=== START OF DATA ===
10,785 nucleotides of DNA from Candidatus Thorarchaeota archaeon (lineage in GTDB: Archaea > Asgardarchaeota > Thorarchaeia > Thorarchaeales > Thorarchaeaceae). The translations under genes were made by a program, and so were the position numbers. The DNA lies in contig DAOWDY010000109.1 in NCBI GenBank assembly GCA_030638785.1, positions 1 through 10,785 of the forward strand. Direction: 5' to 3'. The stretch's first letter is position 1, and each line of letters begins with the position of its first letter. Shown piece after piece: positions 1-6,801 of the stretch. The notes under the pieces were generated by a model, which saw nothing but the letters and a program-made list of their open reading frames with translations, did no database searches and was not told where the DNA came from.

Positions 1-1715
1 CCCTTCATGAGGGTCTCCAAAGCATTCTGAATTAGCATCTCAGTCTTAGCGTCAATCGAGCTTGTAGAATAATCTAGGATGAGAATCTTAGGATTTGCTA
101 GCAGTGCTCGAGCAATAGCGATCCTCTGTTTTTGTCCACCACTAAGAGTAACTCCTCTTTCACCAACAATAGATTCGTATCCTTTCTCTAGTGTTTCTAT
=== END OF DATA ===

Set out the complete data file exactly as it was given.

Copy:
10,785 nucleotides of DNA from Candidatus Thorarchaeota archaeon (lineage in GTDB: Archaea > Asgardarchaeota > Thorarchaeia > Thorarchaeales > Thorarchaeaceae). The translations under genes were made by a program, and so were the position numbers. The DNA lies in contig DAOWDY010000109.1 in NCBI GenBank assembly GCA_030638785.1, positions 1 through 10,785 of the forward strand. Direction: 5' to 3'. The stretch's first letter is position 1, and each line of letters begins with the position of its first letter. Shown piece after piece: positions 1-6,801 of the stretch. The notes under the pieces were generated by a model, which saw nothing but the letters and a program-made list of their open reading frames with translations, did no database searches and was not told where the DNA came from.

Positions 1-1715
1 CCCTTCATGAGGGTCTCCAAAGCATTCTGAATTAGCATCTCAGTCTTAGCGTCAATCGAGCTTGTAGAATAATCTAGGATGAGAATCTTAGGATTTGCTA
101 GCAGTGCTCGAGCAATAGCGATCCTCTGTTTTTGTCCACCACTAAGAGTAACTCCTCTTTCACCAACAATAGATTCGTATCCTTTCTCTAGTGTTTCTAT